Dampening most of the enthusiasm from New Home Sales was the fact that while they were hot in April, they are not now. The Mortgage Bankers Association's Weekly Applications Survey for the period ending May 21 showed Purchase Activity dropped 3.3%, to the lowest level since April 1997. The prior week's data, covering the period ended May 14, produced a Purchase Index collapse of 27.1%. This is where you can see the impact of the concluding tax incentive. The MBA theorized that the incentive pulled activity from May into April. The big question is, what will happen after a few weeks pass, and the tax incentive plays no role whatsoever?
As long rates stuck low, refinance activity continued to prove robust. Contracted rates on 30-year and 15-year fixed rate mortgages were 4.8% (from 4.83%) and 4.25% (from 4.19%), respectively. That led the Refinance Index 17% higher. Refinance activity moved to 72.2% of all mortgage activity, up from 68.1% in the prior week. Of course, as we explained last week and again in our weekly copy, low rates are the result of increased demand for treasuries; that is thanks to European troubles and capital finding its way to "safety."
Durable Goods Orders
Durable Goods Orders are often volatile due to the high price tags of these items, and thus the data can easily stray far from consensus estimates. April's Durable Goods Orders were reported up 2.9%, well ahead of the economists' consensus forecast for 1.5%. This was off of a prior month revised level that marked no change, versus the initially reported decline of 1.3% in March (so the bar was raised).
The bad news was found in New Capital Goods Orders excluding aircraft and defense, which fell 2.4%. This is the best measure for the real longer term economic outlook, since these items have long production times and are ordered well in advance of final delivery. Without a positive feeling from businesses for the outlook, these orders will not occur. April's change marked a significant turn in trend, therefore, in my view.
Transportation skewed the numbers significantly in April, so that when excluding the segment, new orders actually fell by 1.0%. Transportation orders increased by 16.1%, because of the serious cost of aircraft and after a 13.7% drop in March. When excluding defense but including transportation, new orders jumped 3.4%. Shipments of goods were up 1.4%, and inventories increased 0.7%. Still, the general impression garnered from the Durables Report does not seem the reason for early market rise this morning. Rather, it likely contributed to its reconsideration.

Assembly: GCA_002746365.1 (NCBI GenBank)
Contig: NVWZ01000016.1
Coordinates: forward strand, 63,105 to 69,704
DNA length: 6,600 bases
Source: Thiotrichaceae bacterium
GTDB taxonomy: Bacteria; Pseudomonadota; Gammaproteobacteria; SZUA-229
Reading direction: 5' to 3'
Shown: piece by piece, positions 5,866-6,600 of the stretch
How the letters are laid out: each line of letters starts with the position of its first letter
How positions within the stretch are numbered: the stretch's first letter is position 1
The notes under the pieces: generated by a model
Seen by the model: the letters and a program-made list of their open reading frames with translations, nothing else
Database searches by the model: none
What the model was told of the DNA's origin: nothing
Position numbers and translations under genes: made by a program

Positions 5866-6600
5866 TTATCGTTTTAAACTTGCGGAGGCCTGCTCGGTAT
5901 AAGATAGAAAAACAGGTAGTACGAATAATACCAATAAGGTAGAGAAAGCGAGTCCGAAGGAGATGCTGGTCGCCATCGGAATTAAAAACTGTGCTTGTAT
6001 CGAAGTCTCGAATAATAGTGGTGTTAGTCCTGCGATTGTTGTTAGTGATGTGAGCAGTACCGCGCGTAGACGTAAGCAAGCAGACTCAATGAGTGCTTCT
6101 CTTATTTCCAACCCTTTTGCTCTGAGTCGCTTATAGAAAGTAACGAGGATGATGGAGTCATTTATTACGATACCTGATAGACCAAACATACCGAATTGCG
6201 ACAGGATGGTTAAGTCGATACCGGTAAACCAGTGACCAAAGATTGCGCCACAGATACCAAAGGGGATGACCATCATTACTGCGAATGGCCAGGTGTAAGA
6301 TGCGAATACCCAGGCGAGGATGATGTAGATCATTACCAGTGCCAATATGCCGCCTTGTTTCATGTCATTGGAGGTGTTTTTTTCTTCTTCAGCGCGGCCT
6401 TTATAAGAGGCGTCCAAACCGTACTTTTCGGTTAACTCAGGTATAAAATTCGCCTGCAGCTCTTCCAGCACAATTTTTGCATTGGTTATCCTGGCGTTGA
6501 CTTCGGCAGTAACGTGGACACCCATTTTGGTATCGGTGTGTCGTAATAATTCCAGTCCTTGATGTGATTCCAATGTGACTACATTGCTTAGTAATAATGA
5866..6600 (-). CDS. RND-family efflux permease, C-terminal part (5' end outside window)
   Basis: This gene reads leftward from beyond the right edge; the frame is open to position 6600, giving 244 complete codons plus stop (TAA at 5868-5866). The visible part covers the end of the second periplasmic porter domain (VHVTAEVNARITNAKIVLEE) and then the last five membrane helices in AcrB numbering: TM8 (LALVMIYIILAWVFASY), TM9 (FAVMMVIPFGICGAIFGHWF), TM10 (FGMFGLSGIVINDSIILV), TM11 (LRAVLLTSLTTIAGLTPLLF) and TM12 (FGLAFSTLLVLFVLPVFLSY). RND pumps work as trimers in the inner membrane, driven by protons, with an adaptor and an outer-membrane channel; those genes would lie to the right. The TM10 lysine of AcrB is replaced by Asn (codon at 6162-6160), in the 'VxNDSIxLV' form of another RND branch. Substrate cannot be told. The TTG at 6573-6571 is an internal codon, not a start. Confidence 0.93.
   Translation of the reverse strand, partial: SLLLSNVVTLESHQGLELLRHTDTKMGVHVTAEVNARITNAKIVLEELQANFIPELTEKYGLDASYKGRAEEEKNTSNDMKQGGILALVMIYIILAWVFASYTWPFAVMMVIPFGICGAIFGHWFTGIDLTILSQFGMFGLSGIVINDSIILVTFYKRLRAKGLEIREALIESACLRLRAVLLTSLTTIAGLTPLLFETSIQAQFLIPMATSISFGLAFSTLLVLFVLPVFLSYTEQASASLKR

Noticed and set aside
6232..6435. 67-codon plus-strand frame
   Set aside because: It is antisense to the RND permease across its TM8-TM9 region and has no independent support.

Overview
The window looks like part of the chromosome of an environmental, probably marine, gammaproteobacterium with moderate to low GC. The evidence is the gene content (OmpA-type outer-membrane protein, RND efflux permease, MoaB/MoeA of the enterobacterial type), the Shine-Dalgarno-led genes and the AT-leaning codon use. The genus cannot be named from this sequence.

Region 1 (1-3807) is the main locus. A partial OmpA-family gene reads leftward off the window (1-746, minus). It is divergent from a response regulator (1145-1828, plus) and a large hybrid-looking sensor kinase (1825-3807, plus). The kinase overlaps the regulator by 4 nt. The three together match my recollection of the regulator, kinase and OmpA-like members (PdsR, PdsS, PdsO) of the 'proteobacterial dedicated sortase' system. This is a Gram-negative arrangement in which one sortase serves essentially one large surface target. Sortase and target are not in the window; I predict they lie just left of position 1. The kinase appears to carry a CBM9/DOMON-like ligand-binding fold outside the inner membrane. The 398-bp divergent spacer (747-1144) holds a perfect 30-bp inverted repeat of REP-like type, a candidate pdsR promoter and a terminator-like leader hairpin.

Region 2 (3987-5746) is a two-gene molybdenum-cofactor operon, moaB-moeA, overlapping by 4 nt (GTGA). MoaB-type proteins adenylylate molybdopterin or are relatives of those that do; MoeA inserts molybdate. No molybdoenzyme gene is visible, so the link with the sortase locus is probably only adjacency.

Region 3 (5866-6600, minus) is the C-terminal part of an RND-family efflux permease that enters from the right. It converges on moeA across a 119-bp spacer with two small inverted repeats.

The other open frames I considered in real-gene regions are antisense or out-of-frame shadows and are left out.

For the week ending May 21, oil inventory increased by 2.4 million barrels while gasoline decreased by 0.2 million. Both oil and gasoline remained above the upper limit of the average range for this time of year. The summer driving season officially begins this weekend, and so gasoline demand should be on the rise. Recent dips in gasoline prices may thus offer some opportunity on the long end. Oil prices recovered ground today, rising 3.9% on the nearest WTI Crude contract to about $71.43.
I have to give credit to seasoned trader Steve Koufakis, who I accepted a few beers from last night as we watched the Phils get destroyed by the Mets (to which I rebut, there's always September...). Steve was all over the long oil trade, and was emphatic about the impact the Gulf spill would have on deep water offshore drilling over the next six months or more. He said, "we still need oil," as he made sure I understood how cheap it was now. BTW: Steve also thinks euro weakness will have a negative impact on New York City real estate. I agree that New York tourism has got to take a hit this summer, and so the commercial market seems to find no support through summer.
Treasury Secretary Timothy Geithner stopped over in London before his return from Asia. He will be doing his best to restore European market confidence. Meanwhile, the SEC proposed a new rule today to better light the audit trail of all securities. The SEC hopes this will make it easier to understand strange market happenings like the "flash crash" of May 6.
At 4:15 PM, Richmond Federal Reserve Bank President Jeffrey Lacker will speak on the topic of financial regulation at a conference at the Institute for International Economic Policy in Washington.
In corporate news, analysts meetings occurred or are underway for Newell Rubbermaid (NYSE: NWL), Arrow Electronics (NYSE: ARW), Thermo Fisher Scientific (NYSE: TMO), Northern Trust (Nasdaq: NTRS), and Yahoo! (Nasdaq: YHOO). The National Bank of Greece (NYSE: NBG) reports earnings results today. The Ira Sohn investment conference kicked off in New York, while Finra starts its annual conference. Trade lockup curbs expire on ArvinMeritor (NYSE: ARM), while Tessco (Nasdaq: TESS) splits 3:2.
Please see our disclosures at the Wall Street Greek website and author bio pages found there. This article and website in no way offers or represents financial or investment advice. Information is provided for entertainment purposes only.
Inquiries about Wall Street Greek content and advertising services can be emailed to Advertise @WallStreetGreek.com. Article sponsored Geopolitical Factor.